One in 20 children suffers attention disorder

By Marie Woolf, Chief Political Correspondent

15 January 2005

Five per cent of children in England and Wales have been officially
diagnosed with the hyperactivity disorder ADHD ministers said this week,
as new figures showed a dramatic increase in the prescription of the
controversial drug Ritalin.

Health ministers said "it was becoming increasingly common for
paediatricians" to diagnose attention-deficit hyperactivity disorder
(ADHD), which some have warned is simply a symptom of bad behaviour.

Figures released by health ministers showed that at least 345,000
children aged between six and 16 officially suffer from the behavioural
disorder, while the number of prescriptions of Ritalin and other drugs
to treat it has rocketed over the past two years. Last year, 329,000
prescriptions were written for drugs combating childhood hyperactivity,
compared with 271,000 the year before.

Opposition MPs cautioned that many children who had been diagnosed with
ADHD were hyperactive because of poor parenting or because they ate junk
foods full of chemicals.

The Liberal Democrat MP Sandra Gidley, a former pharmacist, warned
against parents regarding Ritalin as "a wonder drug" that could cure
disruptive behaviour in all youngsters.

"Ritalin is regarded as a magic bullet by some parents. It is becoming
so widespread that I have had parents in my surgery who regard it as a
wonder drug, complaining that doctors are refusing to prescribe it to
their children," she said. "In some kids it is because they are eating
so many additives in junk food and often what is needed is some
low-level intervention from social services to help with parenting
skills. In many cases, Ritalin is a cop-out solution to a wider problem."

Although many parents say that Ritalin has helped treat serious
behavioural problems in children who had previously destroyed family
life, others fear that the drug is being too generally prescribed and
given to many children unnecessarily.

Studies by psychiatrists have shown that children with attention deficit
disorder are four times more likely than average to suffer mental
problems later in life. Researchers at Harvard Medical School have also
warned that the misdiagnosis of ADHD in children, followed by the
prescription of Ritalin, could lead to a greater likelihood of
depression in adulthood.

Dr Stephen Ladyman, the health minister, who released the figures this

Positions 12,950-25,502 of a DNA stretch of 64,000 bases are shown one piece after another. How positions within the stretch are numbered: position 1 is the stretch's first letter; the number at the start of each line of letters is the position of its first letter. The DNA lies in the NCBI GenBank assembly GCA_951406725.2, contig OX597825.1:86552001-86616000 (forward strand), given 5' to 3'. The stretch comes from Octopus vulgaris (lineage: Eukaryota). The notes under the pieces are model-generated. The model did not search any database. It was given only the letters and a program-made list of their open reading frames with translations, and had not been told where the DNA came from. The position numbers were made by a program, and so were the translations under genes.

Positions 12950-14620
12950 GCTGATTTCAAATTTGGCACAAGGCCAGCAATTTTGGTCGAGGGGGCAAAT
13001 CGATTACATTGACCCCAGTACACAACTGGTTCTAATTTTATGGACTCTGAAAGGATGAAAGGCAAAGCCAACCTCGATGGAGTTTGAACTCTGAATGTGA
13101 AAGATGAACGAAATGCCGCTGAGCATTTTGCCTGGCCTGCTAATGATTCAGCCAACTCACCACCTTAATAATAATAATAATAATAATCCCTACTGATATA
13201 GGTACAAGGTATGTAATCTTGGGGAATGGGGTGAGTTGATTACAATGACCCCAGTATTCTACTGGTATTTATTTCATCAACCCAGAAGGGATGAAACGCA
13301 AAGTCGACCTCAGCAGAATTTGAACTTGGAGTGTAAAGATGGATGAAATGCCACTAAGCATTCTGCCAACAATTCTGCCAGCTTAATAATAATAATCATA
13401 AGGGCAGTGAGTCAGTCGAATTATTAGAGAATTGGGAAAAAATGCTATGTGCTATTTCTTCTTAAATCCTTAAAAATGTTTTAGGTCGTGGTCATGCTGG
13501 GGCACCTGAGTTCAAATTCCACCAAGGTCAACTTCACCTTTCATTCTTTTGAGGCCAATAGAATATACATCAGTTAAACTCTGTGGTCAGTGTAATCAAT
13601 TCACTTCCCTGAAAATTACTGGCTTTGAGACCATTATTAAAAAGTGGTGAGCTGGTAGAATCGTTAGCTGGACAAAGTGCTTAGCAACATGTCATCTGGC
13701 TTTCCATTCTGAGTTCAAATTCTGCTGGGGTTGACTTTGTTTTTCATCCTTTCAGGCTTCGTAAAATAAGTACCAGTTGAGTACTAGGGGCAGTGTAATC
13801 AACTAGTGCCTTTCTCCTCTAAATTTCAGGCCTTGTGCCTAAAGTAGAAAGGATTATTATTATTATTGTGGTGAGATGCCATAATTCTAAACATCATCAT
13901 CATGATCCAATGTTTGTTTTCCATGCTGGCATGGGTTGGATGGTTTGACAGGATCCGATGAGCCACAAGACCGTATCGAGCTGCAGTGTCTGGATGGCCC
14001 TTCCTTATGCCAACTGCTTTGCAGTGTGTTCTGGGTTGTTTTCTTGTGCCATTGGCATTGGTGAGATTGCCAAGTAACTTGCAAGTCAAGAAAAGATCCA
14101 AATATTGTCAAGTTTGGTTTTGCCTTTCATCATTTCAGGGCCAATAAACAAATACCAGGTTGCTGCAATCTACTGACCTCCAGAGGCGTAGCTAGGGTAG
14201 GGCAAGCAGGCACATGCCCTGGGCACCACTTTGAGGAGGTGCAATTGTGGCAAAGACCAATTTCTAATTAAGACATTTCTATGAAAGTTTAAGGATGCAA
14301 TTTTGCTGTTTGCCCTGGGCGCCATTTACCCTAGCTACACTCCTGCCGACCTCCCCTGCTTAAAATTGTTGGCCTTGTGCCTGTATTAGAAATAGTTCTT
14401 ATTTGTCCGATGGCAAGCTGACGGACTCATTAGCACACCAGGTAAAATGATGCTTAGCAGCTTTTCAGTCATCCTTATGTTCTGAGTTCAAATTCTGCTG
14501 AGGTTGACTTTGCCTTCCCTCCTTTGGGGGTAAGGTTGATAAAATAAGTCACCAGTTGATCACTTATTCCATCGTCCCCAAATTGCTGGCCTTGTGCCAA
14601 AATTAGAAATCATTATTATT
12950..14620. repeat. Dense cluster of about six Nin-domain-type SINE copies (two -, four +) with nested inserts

week to Tory health spokesman Tim Loughton, said that "a treatment
programme" for ADHD should not "rely on medication alone".

"It is recommended that interventions that focus on the behaviour of the
child, family interactions, classroom problems and learning difficulties
should be offered," he said. {And, by the next millennium, healing the
gut, boosting nutritional status, plus chelation will be mentionable in
polite society (ie, by spokespersons quoted in corporate media)}

The Department of Health added that guidelines from the National
Institute for Clinical Excellence said that children on Ritalin should
"receive regular monitoring and be taken off the drug if there was no
improvement of symptoms".

The bill for hyperactivity drugs is believed to exceed 10m a year.

In North America, where Ritalin prescriptions have also gone up, the
drug has been sold illegally to children.


Recently announced findings: drugs like Ritalin induce learned
helplessness. Just what America needs, a growing number of voters who
behave, stay in their cubicles, and don't think for themselves. Those
with chemically induced Learned Helplessness will channel surf
peaceably, without making waves. The learned helplessness news item
follows a parent's comment.

A parent had written:
Sadly, I think there's plenty of reason to worry! I worked in public
schools for 33 years, as both a teacher and an administrator. MANY
educators want to medicate those children who aren't easy to teach. They
certainly tried to force me into it with my autistic son, but we were
lucky that I knew as much, or more, about the system as they knew. My
son is 17, and I'm awfully glad that we're nearing the end of our
sojourn with public schools. Isn't it sad that any parent feels they
have to say that?

- - -

A recent news release described Harvard researchers' findings: drugs